Content is highly diverse in terms of time period as well as the various national and political entities involved (ex. tribal, Spanish colonial, Mexican, Texas, United States and Confederate authorities). The military facilities of the Presidio De San Saba, Fort Teran, and Fort Anahuac helped the Spanish and later Mexican governments protect and administer territory threatened by Indian and American encroachments. U.S. forts (ex. Ewell, Mason and Phantom Hill) built after the war with Mexico are explored in the context of policing the new border and regulating traffic (including the treaty obligation of intercepting Indian raids) across it.

While many sites described in the book have at least some Civil War context (ex. the San Antonio arsenal and G.A. Custer's HQ and march route through Reconstruction Texas), three chapters are specifically devoted to Civil War places and events. The bloodless "Battle" of Adams Hill occurred just west of San Antonio on May 9, 1861 and resulted in the negotiated surrender of a sizable but vastly outnumbered contingent of U.S. Regulars to Confederate forces under Colonel Earl Van Dorn. It marked one of the earliest episodes whereby large numbers of prisoners-of-war were taken by either side, the situation contributing to the establishment of protocols for the disposition and later exchange of captured combatants. In this case, it would be February 1863 before the last Union soldier from the Adams Hill surrender was exchanged.

The wartime cloth mill at the Texas State Penitentiary in Huntsville offers readers an interesting story of a state run enterprise that aided the Confederate war effort and filled government coffers. Huntsville cloth production, over seven million yards in total, was the state's leading industry and generated revenue for Texas second only to property tax. Public and private partnerships were vital for manufacturing war material in the industry-poor South and the Huntsville mill offers an illuminating case study.

Enemy threats from the sea were omnipresent during the conflict and the third Civil War chapter offers insights into the defenses of the state capital, a network that would eventually comprise three forts and their connecting trenches. In 1863, work on Fort Magruder was begun using slave labor but construction was halted the next year when the southern approaches to Austin that it was designed to defend were deemed safe. The earthworks remained visible as late as the 1930s but urban development has since overtaken the site. Today, a 2003 marker placed nearby and a commemorative city street name (misspelled "McGruder") are all that's left for visitors to see.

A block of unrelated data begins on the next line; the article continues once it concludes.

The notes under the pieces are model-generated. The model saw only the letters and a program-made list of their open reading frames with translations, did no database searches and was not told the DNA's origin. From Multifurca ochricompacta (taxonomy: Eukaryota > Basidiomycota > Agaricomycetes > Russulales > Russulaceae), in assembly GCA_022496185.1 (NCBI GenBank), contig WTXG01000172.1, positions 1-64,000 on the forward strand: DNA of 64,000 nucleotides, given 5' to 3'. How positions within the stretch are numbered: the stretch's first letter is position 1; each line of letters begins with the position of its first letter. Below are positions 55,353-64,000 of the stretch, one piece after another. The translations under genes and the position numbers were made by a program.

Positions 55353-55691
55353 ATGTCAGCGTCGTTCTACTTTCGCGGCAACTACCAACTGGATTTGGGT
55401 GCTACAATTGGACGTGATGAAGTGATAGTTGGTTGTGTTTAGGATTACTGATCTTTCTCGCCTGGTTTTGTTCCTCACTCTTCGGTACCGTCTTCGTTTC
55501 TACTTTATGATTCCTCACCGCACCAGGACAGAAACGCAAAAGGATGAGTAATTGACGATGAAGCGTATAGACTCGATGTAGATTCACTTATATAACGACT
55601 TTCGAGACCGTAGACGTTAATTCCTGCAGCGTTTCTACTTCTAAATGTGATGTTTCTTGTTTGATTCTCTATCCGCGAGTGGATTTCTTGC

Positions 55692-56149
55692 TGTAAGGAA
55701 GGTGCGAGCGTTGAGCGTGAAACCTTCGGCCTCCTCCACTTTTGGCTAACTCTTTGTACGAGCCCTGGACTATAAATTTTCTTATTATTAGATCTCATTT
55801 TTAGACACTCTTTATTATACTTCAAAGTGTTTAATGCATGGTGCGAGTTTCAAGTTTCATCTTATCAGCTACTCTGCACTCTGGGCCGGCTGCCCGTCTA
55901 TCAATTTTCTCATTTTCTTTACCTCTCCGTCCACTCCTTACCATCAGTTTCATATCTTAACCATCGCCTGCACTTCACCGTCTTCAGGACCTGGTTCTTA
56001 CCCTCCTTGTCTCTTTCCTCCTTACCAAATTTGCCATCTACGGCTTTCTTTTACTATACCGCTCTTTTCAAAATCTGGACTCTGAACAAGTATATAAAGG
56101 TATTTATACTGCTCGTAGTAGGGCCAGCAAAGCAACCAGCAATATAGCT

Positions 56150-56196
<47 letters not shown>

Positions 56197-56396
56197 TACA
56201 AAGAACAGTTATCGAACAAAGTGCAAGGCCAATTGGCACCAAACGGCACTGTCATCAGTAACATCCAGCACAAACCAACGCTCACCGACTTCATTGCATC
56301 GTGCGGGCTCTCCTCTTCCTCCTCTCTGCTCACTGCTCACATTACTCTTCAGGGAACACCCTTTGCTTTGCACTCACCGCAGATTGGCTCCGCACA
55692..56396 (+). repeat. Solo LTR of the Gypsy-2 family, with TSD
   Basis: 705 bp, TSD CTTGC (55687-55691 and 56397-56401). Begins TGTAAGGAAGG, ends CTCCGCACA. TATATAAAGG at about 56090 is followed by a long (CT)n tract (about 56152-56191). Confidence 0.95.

Other sites covered in the book include Camp Myers (the Black Seminole Scouts base), a fort and airfield originally aimed at stopping Mexican border raids, WW1 and WW2-era training camps and airfields, the Atlas missile site at Lawn, Aransas's WW2 coastal defense facilities, and the short lived Naval Station Ingleside. Altogether, Echoes of Glory offers a great way for today's Texans to learn about the rich military history located in their own backyards. There's also more than enough broader interest material in the book to engage students of the Indian Wars, the Civil War, revolutionary Mexico, WW1, WW2 and the Cold War.

More CWBA reviews of TAMUP titles:
* Confederate Saboteurs: Building the Hunley and Other Secret Weapons of the Civil War
* The Maltby Brothers' Civil War
* Misadventures of a Civil War Submarine: Iron, Guns, and Pearls
* Turmoil on the Rio Grande: The Territorial History of the Mesilla Valley, 1846-1865
* Tejanos in Gray: Civil War Letters of Captains Joseph Rafael de la Garza and Manuel Yturri
* Why Texans Fought in the Civil War
* Moss Bluff Rebel: A Texas Pioneer in the Civil War
* Frontier Defense in the Civil War: Texas' Rangers and Rebels
* Confederate Struggle For Command: General James Longstreet and the First Corps in the West
* Planting The Union Flag In Texas: The Campaigns of Major General Nathaniel P. Banks in the West
* The Yankee Invasion of Texas
* Blood & Treasure: Confederate Empire in the Southwest